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  • Writer's pictureEric Knabel

Thoughts From Six Feet Away: Live Like You Were Dyin'!

My profession is a psychologically taxing one. While no one will pity me because I’m well compensated for my efforts, the path of a healthcare worker exacts a heavy toll. There are patients who are demanding, and there are those who have unrealistic expectations. And while these folks can derail even the best of days, nothing is as soul-crushing as the moments you stare into the Abyss, knowing that It is looking back at you. In those moments, our mortality is defined, a grim reminder that the number of days we get to spend on this Earth is finite, and that eventually, it will end for all of us. I often tell my patients that in my 20-year battle with Death, Death remains undefeated. I can only hope to make the game interesting.


Every time the natural course of things claims another patient, a small part of me is taken with them. If you’ve ever marveled at the morbid senses of humor your healthcare worker friends possess, know it is their defense mechanism to prevent a descent into uncontrolled fits of sobbing for those lost pieces of their selves. I’ve always had a keen awareness of how precious Life is, but lately that focus has become much sharper. I blame a variety of things – my first colonoscopy, receiving my AARP card, and doing some simple math to realize that odds are, I’ve lived at least half my life already.


There’s an adage that says a boat doesn’t sink because of the water around them, but by the water that gets inside it. You can certainly apply that to medicine – we are surrounded by illness and death all the time, but it only becomes dangerous when we internalize these things. We’ve all had our moments when we examine the plight of our patients, and we start to think things like, “Man, I had an upset stomach at lunch today – maybe I have such-and-such disease.” We also have the burden of knowledge, an awareness of all the things that could go wrong. Let’s just say when we go hypochondriac, it’s a sight to behold. And I will confess here today (this blog is as much for me as it is for you this time), I’ve let it get inside of me. And it’s crushing.


Why do we fear death so much? Maybe it’s because we as a species have learned to master our environment, and with that mastery comes the illusion of control. And nothing is more petrifying to most humans than a loss of control. I see byproducts of this struggle every day, manifesting as anxiety and depression or even worse, devolving into actual physical disease. And what is death other than the ultimate loss of control? Some fear death because they feel as though they haven’t accomplished enough, haven’t “lived” enough. Maybe we fear dying because we’re afraid to admit how much of our lives were wasted in frivolous activity and worry about things that will never come to pass. We approach our final chapters kicking and screaming, running through Kubler-Ross’s stages of grief like Fonzie rifling through his little black book (for you younger readers that don’t get the reference, look it up). And for the noble creatures we were made to be, we end up being reduced to cowering animals, and in the words of Jerry Maguire, “that’s not what inspires people.” I’ve used that quote a lot lately, and if you’ve heard me say it before, deal with it…I like that quote.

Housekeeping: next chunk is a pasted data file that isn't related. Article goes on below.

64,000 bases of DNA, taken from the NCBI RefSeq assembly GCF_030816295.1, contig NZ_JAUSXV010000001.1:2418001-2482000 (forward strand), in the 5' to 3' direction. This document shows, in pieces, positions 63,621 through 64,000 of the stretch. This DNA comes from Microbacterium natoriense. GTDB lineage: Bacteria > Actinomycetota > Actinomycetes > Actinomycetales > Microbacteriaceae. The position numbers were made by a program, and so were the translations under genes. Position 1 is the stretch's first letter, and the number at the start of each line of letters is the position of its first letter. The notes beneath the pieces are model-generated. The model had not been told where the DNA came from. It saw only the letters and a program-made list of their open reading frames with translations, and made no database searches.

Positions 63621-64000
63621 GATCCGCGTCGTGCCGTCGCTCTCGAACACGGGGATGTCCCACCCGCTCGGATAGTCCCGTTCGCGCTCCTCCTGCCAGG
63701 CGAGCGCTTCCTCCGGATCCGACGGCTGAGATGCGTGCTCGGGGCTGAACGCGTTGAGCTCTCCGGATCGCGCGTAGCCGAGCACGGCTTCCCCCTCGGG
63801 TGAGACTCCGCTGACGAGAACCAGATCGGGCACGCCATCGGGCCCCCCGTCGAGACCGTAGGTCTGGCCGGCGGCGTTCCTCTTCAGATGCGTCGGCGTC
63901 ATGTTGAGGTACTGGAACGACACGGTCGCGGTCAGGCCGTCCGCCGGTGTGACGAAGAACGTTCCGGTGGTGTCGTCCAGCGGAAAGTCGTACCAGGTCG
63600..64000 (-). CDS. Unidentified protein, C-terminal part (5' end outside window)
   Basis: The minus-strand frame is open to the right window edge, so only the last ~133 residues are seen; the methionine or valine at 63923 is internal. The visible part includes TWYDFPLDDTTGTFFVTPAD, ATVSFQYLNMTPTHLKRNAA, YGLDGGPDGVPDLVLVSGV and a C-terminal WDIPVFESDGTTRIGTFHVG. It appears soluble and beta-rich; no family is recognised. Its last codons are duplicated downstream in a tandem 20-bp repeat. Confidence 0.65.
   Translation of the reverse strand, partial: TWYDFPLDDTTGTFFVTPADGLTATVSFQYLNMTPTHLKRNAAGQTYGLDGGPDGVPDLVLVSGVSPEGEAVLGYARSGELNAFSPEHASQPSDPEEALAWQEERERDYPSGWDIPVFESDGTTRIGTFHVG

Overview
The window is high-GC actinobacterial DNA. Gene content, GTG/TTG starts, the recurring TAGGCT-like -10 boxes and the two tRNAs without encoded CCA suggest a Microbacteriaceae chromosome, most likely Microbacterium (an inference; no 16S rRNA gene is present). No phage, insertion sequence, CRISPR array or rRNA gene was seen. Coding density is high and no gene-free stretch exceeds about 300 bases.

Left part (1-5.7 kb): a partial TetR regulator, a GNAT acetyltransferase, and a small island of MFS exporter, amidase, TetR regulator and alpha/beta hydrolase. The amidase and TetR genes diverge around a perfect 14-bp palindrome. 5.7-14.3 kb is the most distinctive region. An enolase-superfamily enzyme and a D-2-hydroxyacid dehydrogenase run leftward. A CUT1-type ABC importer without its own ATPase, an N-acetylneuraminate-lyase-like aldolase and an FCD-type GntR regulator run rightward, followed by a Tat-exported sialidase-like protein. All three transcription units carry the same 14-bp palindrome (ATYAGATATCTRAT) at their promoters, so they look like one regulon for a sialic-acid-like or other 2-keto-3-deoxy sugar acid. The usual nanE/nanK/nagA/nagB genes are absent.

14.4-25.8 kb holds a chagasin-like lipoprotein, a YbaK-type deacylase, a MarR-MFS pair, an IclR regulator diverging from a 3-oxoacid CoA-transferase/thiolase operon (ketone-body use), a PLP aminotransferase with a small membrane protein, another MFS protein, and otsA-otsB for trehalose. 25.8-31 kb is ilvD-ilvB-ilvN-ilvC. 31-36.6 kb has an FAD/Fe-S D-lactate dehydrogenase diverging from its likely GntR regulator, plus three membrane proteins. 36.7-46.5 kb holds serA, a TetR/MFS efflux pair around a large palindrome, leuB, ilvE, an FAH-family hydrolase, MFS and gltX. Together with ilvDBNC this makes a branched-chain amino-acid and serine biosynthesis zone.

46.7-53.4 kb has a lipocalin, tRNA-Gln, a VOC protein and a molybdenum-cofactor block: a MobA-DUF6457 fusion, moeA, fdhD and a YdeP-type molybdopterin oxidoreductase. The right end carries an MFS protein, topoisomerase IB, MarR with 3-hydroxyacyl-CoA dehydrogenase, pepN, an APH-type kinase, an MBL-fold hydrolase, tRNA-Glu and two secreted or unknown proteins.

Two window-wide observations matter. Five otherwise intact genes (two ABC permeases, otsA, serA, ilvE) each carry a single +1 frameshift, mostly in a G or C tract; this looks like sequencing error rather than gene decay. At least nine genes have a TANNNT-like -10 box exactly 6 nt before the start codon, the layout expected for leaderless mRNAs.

But I’m continually reminded that it doesn’t always happen that way. I have recently watched a friend struggle with her own terminal diagnosis recently, a punch to the gut, even for a hardened veteran like me. We have laughed and cried together, and I know there will come a day when I’ll cry without her. And it sucks. But you know what I hear in her voice when I speak to her now? Hope. Peace. A zest for LIFE. She knows the timeframe she’s been given, but she plans on going as long as she can. I also think about Randy Pausch, and his book based on what was called “The Last Lecture,” a program at Carnegie Mellon that invited teachers to present what they would give at their last lecture. He was dying of cancer when he gave his, so it was literally his last lecture. I remember seeing an inspirational billboard that described it as him “writing a book about living while dying.” Why do you think that is? Why do we wait until we know our days are numbered to make them truly matter? Why do we make “bucket lists” when our legs are already cocked back to kick said bucket? Maybe it’s because when we’re dying, the reality of our limited days smacks us in the face, and we are forced to confront that truth. No longer content with wasting energy on dumb things or pointless worries, we set out to do things that have meaning, to right past wrongs, and to make peace with grudges that lived rent-free in our heads for too long.


It’s a rough cycle to break for sure, but regardless of the amount of time we have left, let’s do our best to make the most of it. Too much of our world is based on conflict, and we’ve allowed politics to divide us. Forgive your friends. Try to understand them, even if they disagree with you. As I’ve heard in so many 5Ks over time, “run your race.” Tell your family and friends you love them. When a friend asks you to get together, do it. And for God’s sake, don’t tell them you can’t because you have work around the house to do. If COVID should have taught us anything, it’s that there are no guarantees of tomorrow. And never has it been more appropriate to say – be excellent to each other, and:




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